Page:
Are co-workers draining your energy?
By Kate Lorenz
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Whew, another tough day at work!
It's over; you've made it back to the ranch, but you're dragging your rear end, feeling used up, burned out and stressed to the max.
Are you overworked? Maybe. But, then again, maybe not. The problem could be the energy-sucking co-worker sitting in the cubicle next to you.
Although it may sound like a character from Dilbert, the energy vampire can take any form, from co-worker to boss to client. And, unlike cartoon characters and make-believe monsters, this insidious creature is very real.
Dr. Judith Orloff, a board-certified psychiatrist and author of "Positive Energy," states flatly, "Energy vampires roam the world sapping our exuberance, an epidemic that medical texts don't address. Some people make us more electric or at ease. Others suck the life right out of us. If you don't get a handle on these life-force lechers, they can become the bane of your existence."
So pour yourself into a nice hot shower. Wash away the day and then ask yourself if any of the following people identified by Dr. Orloff sound familiar.
The Sob Sister (or Brother): She's a whiner. The world is against her. Someone else is always to blame for her unhappiness. This is the person who rehashes the same old points over and over again, and every solution you suggest is met with a reason why she can't do what you suggest. This type of person will consume your energy the way leaving your headlights on overnight will drain your car battery.
The Blamer: Less benign than the Sob Sister, the Blamer is in attack mode. He berates, he guilt-trips and he's often verbally abusive. Where the Sob Sister washes you in negativity, the Blamer punches you with it. In this case, it's not the world's fault, it's your fault.
The Drama Queen: Starting every sentence with "Oh my God, you'll never guess what happened," the Drama Queen's life is one of extremes, good or bad. She goes from crisis to crisis feeding off of chaos. Whether she's breaking up with her boyfriend for the third time this week or fretting that the newly found spot on her arm is a sign of her imminent death, nothing just happens to this person, instead, it HAPPENS! She wears us out by serving up a concentrate of emotion.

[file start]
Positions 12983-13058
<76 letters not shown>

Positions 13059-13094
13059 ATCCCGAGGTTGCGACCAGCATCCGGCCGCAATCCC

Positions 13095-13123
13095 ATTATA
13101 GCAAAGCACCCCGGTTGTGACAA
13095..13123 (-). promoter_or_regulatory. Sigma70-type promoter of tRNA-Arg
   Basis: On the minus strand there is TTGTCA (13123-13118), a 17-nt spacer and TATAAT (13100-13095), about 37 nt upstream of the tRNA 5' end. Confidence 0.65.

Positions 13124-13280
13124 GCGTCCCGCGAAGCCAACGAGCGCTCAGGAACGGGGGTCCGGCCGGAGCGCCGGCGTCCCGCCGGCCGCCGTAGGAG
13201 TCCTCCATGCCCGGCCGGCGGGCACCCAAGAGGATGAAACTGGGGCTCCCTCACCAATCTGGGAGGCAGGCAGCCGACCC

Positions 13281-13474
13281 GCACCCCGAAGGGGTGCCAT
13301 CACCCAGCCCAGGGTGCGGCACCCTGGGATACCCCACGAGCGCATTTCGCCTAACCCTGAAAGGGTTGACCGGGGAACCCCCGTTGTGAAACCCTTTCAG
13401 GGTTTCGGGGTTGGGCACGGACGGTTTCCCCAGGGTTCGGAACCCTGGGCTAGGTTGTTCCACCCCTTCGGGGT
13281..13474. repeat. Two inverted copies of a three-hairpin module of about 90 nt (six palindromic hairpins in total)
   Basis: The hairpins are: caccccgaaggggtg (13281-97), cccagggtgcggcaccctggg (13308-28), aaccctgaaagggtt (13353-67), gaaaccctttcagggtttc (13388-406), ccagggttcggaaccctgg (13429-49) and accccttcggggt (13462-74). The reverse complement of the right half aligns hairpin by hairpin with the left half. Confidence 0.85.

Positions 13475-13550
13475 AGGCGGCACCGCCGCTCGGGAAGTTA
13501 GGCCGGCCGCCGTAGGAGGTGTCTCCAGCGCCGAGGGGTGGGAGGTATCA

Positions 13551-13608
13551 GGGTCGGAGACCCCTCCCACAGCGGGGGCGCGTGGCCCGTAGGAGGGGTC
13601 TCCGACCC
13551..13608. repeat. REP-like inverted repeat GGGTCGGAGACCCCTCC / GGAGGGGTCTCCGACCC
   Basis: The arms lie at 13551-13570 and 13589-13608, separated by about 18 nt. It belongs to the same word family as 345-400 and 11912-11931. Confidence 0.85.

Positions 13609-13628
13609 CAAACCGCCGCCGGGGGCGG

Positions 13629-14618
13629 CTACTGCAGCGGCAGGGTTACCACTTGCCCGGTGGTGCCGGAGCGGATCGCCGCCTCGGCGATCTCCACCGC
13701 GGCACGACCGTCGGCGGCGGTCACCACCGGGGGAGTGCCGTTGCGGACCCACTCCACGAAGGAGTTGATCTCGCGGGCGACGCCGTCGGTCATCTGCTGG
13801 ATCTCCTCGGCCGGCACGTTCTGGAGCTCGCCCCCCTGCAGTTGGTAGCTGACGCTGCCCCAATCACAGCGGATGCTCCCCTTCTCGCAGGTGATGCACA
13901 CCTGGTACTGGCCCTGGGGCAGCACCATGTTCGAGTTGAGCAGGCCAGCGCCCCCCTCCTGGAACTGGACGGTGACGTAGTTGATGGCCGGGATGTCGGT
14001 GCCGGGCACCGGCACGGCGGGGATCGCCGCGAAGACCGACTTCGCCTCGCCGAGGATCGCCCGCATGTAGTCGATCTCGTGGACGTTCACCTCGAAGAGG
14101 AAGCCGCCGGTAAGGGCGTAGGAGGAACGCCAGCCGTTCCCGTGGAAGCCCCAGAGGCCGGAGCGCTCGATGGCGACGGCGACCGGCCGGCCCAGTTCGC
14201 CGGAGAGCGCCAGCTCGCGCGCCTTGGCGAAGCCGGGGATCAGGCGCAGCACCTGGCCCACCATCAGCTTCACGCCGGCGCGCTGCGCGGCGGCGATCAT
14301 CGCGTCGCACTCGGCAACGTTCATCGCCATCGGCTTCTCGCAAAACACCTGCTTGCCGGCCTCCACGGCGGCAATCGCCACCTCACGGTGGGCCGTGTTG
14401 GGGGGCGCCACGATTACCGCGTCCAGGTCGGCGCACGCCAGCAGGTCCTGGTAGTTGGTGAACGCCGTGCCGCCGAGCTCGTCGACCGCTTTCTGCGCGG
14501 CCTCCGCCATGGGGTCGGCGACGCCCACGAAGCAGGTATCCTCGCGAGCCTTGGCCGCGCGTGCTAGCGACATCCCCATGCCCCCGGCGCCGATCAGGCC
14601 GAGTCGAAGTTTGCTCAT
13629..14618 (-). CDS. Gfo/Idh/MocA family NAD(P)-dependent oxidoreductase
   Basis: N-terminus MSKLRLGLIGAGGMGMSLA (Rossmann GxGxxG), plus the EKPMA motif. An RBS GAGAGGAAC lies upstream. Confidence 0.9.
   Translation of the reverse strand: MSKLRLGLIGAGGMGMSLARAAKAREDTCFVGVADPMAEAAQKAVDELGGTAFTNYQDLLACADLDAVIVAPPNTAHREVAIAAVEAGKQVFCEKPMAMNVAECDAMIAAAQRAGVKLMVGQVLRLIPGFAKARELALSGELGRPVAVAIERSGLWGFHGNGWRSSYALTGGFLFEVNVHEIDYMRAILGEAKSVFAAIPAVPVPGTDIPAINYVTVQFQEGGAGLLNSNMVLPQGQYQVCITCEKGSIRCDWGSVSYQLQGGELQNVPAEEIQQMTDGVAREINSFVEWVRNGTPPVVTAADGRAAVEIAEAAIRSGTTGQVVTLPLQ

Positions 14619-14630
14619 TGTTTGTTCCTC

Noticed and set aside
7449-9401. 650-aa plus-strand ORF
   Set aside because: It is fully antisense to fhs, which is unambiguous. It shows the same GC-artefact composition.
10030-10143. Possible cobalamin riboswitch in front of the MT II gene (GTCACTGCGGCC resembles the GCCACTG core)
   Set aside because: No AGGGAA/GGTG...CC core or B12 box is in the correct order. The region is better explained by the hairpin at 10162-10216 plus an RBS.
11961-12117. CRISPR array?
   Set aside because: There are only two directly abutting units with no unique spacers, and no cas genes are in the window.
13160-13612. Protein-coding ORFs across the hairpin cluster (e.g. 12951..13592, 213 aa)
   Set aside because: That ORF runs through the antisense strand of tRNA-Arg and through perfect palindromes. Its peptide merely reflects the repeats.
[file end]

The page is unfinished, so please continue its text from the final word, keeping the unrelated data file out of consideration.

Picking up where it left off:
The Constant Talker: A motor mouth. "He's only concerned with himself, his stories, his opinions, his jokes." He wears you down like "a relentlessly yipping Chihuahua who badly needs a walk."
The Go-for-the-Jugular Fiend: Envious, insecure or just competitive, this person won't hesitate to cut you down every chance he gets. He is an insult waiting to happen. The worst of all the energy vampires, this type of person should come with a warning label. "Beware. Excessive exposure can cause illnesses from chronic fatigue to depression."
Many of these energy sappers can, and should, be deleted from your life. Many cannot. From the ones who can't be eliminated, you must protect your energy.
Set limits with how or how long you will interact with these people. Be polite, but be resolute. If the Sob Sister, for instance, won't stop her incessant rehashing, redirect the conversation or politely end it.
Other times the answer is to take a slow deep breath and get centered. "Breathing is a way to quickly reconnect with your life force," according to Orloff. It's a good way to keep someone else's negative energy from causing you burn out.
In the case of the Constant Talker, it is best to stay neutral and let your needs be known. If the person sitting next to you on the airplane won't shut up, don't hesitate to say nicely, "I hope you can appreciate this is my time to relax. I'd rather be quiet and read."
If all else fails, it may be time to put up your shield. Literally. Dr. Orloff advises people to imagine being enveloped in a cocoon of white light. This way you're building a buffer zone that repels negative vibes, "a deliberate defense to insulate your energy and create psychological distance."
Kate Lorenz is the article and advice editor for CareerBuilder.com. She researches and writes about job search strategy, career management, hiring trends and workplace issues. Other writers contributed to this article.
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